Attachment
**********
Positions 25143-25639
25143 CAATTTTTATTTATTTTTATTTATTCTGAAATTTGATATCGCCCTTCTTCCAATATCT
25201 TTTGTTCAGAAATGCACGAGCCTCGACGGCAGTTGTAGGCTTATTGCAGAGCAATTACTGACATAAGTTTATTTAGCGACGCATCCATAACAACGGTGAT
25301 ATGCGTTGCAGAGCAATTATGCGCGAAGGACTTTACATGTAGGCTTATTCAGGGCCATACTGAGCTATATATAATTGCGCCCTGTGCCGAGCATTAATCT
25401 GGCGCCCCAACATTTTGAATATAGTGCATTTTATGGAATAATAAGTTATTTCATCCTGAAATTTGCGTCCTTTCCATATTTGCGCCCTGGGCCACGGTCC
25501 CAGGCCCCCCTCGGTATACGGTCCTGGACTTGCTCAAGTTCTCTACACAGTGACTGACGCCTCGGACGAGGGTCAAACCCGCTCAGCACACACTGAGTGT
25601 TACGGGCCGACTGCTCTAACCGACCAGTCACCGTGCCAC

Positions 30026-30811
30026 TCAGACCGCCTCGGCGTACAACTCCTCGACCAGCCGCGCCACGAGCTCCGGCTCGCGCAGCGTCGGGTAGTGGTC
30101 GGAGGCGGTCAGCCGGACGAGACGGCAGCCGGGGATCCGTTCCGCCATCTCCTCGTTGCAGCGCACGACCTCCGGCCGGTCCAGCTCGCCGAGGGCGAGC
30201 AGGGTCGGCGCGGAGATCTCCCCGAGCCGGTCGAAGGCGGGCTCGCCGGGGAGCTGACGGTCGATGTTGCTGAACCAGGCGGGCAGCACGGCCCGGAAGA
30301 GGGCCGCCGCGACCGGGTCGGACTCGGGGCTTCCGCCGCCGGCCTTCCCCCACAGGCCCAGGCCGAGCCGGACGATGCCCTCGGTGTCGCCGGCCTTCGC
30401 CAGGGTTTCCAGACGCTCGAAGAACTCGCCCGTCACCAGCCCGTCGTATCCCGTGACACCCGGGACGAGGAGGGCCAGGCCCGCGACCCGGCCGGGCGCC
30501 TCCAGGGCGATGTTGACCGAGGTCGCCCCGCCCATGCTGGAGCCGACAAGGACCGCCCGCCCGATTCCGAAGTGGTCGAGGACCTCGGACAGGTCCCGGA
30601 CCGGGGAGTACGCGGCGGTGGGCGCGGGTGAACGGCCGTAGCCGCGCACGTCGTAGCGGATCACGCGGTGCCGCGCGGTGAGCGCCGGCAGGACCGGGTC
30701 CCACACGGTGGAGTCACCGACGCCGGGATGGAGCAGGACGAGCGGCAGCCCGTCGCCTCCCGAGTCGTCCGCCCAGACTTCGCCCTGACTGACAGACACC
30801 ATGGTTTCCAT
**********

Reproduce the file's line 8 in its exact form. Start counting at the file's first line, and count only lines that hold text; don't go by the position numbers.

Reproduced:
Positions 30026-30811